January 24, 2013
Harrison Darnell was my great-great-great-great grandfather. He was born by his own statement on 15 April 1815 in Wilkes County, North Carolina.1 His mother was Catherine Darnell,2 a somewhat mysterious woman who moved her small family from Wilkes County, North Carolina, to first Spartanburg District and then Pickens District, South Carolina, before settling finally in Rabun County, Georgia.
Harrison was supposedly the son of Catharine’s first husband, whose name is unknown. She married second to a Darnell, whose name Harrison took, and then a third time to Benjamin Grist, a veteran of the Revolutionary War who was himself a widower. Of these suppositions, the only one that has thus far been documented is Catherine’s marriage to Benjamin Grist, which took place on 2 April 1834 in Pickens District, South Carolina.3
February 26, 2012
This week instead of featuring posts or articles from various places around the Internet, I wanted to highlight several blogs I try to keep track of.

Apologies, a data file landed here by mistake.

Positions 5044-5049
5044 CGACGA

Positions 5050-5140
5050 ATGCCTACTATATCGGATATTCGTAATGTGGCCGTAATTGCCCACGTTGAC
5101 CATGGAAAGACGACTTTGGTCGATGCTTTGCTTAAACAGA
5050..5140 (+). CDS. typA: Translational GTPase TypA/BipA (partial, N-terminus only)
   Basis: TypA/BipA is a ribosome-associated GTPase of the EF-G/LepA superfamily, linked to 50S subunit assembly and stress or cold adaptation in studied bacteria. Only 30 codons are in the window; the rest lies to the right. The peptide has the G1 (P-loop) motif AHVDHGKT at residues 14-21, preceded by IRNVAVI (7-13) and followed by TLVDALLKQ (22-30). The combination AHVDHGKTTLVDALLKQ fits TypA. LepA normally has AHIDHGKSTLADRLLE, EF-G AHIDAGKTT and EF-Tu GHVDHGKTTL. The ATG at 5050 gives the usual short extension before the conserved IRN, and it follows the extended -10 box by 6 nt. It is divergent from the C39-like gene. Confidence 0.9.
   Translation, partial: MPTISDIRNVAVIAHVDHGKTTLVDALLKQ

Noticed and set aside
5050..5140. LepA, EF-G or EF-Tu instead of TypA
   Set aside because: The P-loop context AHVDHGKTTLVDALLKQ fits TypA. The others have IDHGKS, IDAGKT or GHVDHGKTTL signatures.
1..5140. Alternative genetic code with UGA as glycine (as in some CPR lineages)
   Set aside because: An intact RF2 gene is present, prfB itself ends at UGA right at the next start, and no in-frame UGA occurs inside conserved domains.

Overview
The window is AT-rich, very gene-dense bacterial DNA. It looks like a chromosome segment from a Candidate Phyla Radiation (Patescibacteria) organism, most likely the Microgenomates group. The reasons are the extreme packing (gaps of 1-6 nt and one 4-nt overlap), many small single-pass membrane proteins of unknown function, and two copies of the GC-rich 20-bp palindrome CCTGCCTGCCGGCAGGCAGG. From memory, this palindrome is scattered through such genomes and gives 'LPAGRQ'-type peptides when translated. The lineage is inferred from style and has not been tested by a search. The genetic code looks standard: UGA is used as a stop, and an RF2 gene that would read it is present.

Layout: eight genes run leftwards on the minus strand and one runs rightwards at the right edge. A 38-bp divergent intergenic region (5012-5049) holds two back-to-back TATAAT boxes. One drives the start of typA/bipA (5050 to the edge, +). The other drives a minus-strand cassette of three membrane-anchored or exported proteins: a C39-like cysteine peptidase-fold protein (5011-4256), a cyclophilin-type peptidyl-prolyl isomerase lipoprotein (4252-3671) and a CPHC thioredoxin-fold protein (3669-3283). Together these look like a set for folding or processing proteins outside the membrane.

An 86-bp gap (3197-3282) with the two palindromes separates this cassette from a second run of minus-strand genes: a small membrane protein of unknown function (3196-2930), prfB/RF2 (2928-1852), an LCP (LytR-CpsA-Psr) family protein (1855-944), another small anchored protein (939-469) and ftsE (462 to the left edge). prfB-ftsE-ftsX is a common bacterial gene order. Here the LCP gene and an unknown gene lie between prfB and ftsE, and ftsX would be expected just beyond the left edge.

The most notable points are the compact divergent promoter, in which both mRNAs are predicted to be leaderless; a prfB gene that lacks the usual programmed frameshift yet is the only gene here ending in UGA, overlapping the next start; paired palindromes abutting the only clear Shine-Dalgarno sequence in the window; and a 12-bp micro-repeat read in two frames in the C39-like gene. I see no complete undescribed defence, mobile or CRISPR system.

Planting the Seeds is written by Michael Hait, a certified genealogist whose specialties include the Mid-Atlantic states and African-American genealogy. Michael generally uses his blog to discuss professional issues, but anyone who would like to grow as a researcher will find much useful information, including a series of discussions on methodologies.
Judy G. Russell is the Legal Genealogist, and she usually blogs about just that: the legal aspects of genealogy. For instance, Fi. fa. Fo Fum! helps genealogists decipher the abbreviations used in historical court records. While you’re visiting Judy, be sure to congratulate her on becoming a certified genealogist.
The Clue Wagon is the product of Kerry Scott, a Midwestern genealogist with a wicked sense of humor. Her front page reads, “My name is Kerry. I like dead people.” My favorite two posts are 7 Reasons Why the Zombie Apocalypse Would Be Good for Genealogists and In Which I Piss Off Pretty Much the Entire Genealogist Establishment. The latter describes a genealogy drinking game. Sprite recommended.
Finally, I wanted to highlight a very new blog by a genealogist who literally cut her teeth on historical records. Rachal Mills Lennon is a Southern genealogist whose blog is linked to her professional web site, Finding Southern Ancestors. Rachal’s blog has only three posts (so far!), but all three are excellent examples of how to solve difficult Southern research problems. Two of those three place Nancy (Justice) Wade with her correct husband using records from the old Pendleton and Spartanburg Districts in South Carolina, localities from which many Rabun County families came.
I hope y’all take the time to poke around on these blogs. They are all well worth the reading time.